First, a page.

Yesterday’s Weather, by Anne Enright

by admin on June 23, 2011

Yesterday's Weather, by Anne EnrightYesterday’s Weather is a book of short stories, written over the course of 19 years, by Anne Enright, the winner of the 2007 Man Booker Prize for The Gathering. The book has 31 stories, most of them with a very distinct Irish flavor and mostly set in Ireland. Mostly the stories tell relatively mundane but skillfully crafted and beautifully told tales of daily life

Enright is an excellent observer. The characters in her tales grapple with marital strife, infidelity, the strain of motherhood and other challenges, and Enright masterfully describes the multiple injuries – minor or large – suffered while shouldering these burdens in a precise and enlightening manner. Her descriptions often feel like they cut into the situations and characters at the same time as her ability to characterize makes the characters seem alive, understandable and sometimes fragile. Also, the author has an uncanny ability to tweak ordinary situations in intriguing ways.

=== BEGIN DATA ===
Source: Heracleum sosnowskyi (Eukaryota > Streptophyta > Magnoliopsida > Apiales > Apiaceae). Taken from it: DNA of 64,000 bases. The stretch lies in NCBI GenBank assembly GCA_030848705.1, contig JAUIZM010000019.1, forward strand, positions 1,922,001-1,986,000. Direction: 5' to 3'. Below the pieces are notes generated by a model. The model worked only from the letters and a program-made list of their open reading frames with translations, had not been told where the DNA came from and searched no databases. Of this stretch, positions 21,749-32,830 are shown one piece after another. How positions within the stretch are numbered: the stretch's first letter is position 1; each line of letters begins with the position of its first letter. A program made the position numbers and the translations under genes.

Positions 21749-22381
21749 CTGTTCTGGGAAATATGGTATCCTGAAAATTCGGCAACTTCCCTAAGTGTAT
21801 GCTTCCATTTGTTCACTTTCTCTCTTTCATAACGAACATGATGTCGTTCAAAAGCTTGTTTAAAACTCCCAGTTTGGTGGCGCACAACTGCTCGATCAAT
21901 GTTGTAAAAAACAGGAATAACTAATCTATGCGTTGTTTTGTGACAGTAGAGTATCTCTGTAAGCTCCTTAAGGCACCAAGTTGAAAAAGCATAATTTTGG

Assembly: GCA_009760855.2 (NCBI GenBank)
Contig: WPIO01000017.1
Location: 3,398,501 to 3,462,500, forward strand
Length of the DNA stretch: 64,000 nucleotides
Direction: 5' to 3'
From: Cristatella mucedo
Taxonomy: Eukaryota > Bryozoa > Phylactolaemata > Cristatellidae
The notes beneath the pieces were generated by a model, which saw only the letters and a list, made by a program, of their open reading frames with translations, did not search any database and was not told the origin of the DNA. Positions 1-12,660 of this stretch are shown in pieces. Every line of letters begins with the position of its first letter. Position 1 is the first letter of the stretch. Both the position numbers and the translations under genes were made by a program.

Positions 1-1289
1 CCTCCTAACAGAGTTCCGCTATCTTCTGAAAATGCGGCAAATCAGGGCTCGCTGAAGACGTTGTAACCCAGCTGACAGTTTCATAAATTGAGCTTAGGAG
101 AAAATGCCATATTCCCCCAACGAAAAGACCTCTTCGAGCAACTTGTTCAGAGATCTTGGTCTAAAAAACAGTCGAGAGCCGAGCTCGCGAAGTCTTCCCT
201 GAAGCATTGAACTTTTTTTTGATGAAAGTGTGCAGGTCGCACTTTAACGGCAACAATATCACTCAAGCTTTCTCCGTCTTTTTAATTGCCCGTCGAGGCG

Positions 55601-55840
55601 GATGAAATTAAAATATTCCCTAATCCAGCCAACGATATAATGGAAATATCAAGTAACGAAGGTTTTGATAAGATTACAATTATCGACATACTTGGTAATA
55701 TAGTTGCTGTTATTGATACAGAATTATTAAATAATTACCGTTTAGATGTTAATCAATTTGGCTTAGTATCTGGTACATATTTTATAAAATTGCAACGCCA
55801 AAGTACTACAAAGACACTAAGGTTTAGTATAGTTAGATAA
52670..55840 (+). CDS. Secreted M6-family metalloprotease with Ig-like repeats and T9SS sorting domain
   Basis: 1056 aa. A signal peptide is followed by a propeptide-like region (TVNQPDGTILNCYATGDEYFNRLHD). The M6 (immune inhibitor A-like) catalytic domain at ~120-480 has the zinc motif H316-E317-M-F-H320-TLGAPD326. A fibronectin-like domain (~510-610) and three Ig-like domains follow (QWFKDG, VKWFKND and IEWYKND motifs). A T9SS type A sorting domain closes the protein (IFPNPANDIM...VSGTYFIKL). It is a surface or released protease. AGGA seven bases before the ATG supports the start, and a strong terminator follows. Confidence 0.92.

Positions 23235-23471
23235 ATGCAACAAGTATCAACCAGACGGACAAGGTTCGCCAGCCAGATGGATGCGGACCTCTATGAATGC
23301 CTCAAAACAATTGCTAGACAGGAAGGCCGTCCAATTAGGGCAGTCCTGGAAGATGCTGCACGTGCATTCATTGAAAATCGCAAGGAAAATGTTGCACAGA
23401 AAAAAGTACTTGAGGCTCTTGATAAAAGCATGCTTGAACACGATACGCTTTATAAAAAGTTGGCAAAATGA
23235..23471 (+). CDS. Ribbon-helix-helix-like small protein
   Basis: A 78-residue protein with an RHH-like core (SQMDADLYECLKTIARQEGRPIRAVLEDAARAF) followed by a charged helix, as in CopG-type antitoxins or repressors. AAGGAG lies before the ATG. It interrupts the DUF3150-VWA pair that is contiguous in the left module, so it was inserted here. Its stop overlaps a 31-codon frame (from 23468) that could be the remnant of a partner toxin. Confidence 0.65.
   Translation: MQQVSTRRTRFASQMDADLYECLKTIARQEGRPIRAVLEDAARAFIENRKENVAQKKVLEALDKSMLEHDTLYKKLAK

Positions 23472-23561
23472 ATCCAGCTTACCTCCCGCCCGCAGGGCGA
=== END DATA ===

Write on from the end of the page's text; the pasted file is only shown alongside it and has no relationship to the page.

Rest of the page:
Even though many of the stories in Yesterday’s Weather are gloomy, I enjoyed them a great deal. Enright is a sly and scintillating examiner of the human condition, and these are cleverly told tales. Many are based on observations of situations which most readers will have encountered in their own lives, and are communicated with references that may enhance recognition, recollection and identification. As a result, Anne Enright’s beautiful prose and clever interpretations often resonate deeply with her readers.

The stories I personally liked most were perhaps how two wives came to different conclusions about their husbands’ infidelities in “Until the Girl Died” and “The Portable Virgin”. I also loved the tightly focused stories “Little Sister” and “Felix”.

I liked some of the stories more than others, of course, but overall I was delighted with this collection of excellent and sometimes edgy stories. However, many of the stories may seem quite dark, so this is not a book to be read in one sitting – then, I think, the melancholy would be somewhat overwhelming. Rather, I enjoyed one or two stories (some of the stories are very short) at a time. Read this way, I savored the beautiful writing style and observations. The prose is really brilliant, Yesterday’s Weather is definitely well worth checking out!

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